5. Text 450 to get the balance of the data bundle
6. Once you’ve added credit to the sim card, you are now ready to cut the regular SIM into a microSIM.
Instructions are on this link. You just need a pair of scissors and an exacto knife to trace out the microsim shape on the regular sim.
At this stage, you can also create a regular sim template using the same instructions on Hijinks, as you will likely need it later.
7. Fit the microsim into the ipad tray, you might need to gently hammer the Microsim into the little ipad tray it so it lays flat. Insert the tray into the ipad slot.
8. You can put the new MicroSIM into the iPad and voila’! you are connected to Safaricom 3G.
The tricky part now is how to recharge your account when you run out of credit. The fastest way is to MPESA your MicroSIM number, though that would mean you would be using the more expensive 8 kes per MB instead of the cheaper rates afforded by bundling. At this point, you can remove the MicroSim, fit it into a template created step 6, put into a regular phone, add credit and text ‘activate’ for the appropriate short code and for the bundle you prefer.
On the iphone, you can use the SIM applications to check your MPESA and Safaricom credit balance, that is not currently possible on the ipad. You can view and even send the request for balances, but there isn’t a mechanism to display the response from Safaricom. I am hoping someone can come up with a solution for this, if you know how, please comment or get in touch.
Update with info from @69mb:
Re: Topping up, its possible from a postpaid line to topup a prepaid line with a data bundle from the *200# menu. So if youâ€™ve got a postpaid line / a friend with one you can mpesa their bill for the bundle. Sucks this isnâ€™t also on the *100#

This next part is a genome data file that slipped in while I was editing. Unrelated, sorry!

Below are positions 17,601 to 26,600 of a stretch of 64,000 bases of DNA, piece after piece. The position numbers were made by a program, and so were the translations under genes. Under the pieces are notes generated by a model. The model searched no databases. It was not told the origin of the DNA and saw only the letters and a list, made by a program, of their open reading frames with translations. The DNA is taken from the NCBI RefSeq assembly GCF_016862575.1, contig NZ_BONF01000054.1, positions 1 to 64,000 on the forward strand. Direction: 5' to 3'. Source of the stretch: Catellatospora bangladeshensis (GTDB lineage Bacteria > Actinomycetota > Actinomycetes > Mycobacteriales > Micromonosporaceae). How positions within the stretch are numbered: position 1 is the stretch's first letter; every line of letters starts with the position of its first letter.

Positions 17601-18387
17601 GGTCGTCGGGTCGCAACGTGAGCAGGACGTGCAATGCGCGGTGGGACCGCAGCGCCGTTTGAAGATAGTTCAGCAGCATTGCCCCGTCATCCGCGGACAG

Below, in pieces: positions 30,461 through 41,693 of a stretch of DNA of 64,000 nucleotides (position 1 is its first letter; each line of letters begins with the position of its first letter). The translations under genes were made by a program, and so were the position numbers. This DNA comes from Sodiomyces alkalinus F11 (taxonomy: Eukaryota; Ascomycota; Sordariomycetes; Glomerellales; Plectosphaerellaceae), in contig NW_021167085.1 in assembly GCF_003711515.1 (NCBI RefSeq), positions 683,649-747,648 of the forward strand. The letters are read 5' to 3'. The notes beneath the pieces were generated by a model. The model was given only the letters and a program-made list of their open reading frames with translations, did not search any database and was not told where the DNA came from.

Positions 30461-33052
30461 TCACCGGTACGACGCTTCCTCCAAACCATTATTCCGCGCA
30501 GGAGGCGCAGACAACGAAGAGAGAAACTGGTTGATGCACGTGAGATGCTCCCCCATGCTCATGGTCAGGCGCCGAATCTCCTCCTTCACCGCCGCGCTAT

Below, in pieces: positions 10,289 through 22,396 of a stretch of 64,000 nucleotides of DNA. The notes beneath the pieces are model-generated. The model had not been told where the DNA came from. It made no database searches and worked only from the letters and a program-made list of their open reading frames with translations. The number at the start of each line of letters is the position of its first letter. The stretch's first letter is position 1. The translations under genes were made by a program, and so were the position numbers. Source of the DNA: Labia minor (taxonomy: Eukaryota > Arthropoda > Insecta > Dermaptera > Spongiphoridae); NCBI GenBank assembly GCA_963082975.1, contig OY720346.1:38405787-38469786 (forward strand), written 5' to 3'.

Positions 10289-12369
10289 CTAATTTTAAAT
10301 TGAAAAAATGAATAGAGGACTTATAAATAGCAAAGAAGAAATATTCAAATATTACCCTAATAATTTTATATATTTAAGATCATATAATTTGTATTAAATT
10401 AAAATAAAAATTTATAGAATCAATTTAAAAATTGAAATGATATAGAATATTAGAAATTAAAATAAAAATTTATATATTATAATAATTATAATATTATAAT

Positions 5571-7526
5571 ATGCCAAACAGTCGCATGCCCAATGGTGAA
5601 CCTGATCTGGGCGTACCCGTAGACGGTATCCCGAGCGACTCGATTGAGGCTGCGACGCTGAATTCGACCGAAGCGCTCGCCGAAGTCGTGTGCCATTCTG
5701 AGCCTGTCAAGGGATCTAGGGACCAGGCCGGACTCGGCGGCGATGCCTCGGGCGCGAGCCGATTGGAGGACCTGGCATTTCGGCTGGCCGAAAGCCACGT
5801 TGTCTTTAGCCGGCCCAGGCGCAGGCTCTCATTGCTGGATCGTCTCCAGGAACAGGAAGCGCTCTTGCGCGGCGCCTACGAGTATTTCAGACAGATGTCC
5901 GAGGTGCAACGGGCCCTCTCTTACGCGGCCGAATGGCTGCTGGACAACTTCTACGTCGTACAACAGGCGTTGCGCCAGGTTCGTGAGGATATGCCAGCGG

I’ve kinda been traipsing about, by the time I upload pics, blog/tweet, its time to catch another flight.
Below are several slideshows from here, there and TED 2010…
Berlin – Transmediale Festival
Feb 2nd – 7th
TED Feb 10th 2010
TED Feb 11th 2010
TED Feb 12th
TED Feb 13th – Last day with the Fellows…
PS: I took too many pics, and therein lies the problem, can’t really sort through all of them. Whenever possible, I took a pic of the speaker’s name then the images from the talk.
Written for the Transmediale festival in Berlin – Feb 2nd -7th 2010
The transmediale festival is examinining futurity now what the ‘future’ as a conditional and creative enterprise can be. At its heart lays the intricate need to counter political and economic turmoil with visionary futures. With FUTURITY NOW! transmediale.10 explores what roles internet evolution, global network practice, open source methodologies, sustainable design and mobile technology play in forming new cultural, ideological and political templates.
What follows is my perspective on where the future is headed, particularly as it regards thinking of futurism, technology and Africa.
Before I get to the five ideas that shape my perspective on futurity in Africa, I found myself asking, where are the African futurists? In the discourse of futurist manifestos, there is a dearth of the African perspective. Perhaps its a hold over from the old and tired meme of colonization, post-colonial construct that characterized the 20th century.
Or perhaps its because African futurists are few and far between. This remains an open question for many Afrophiles I encounter.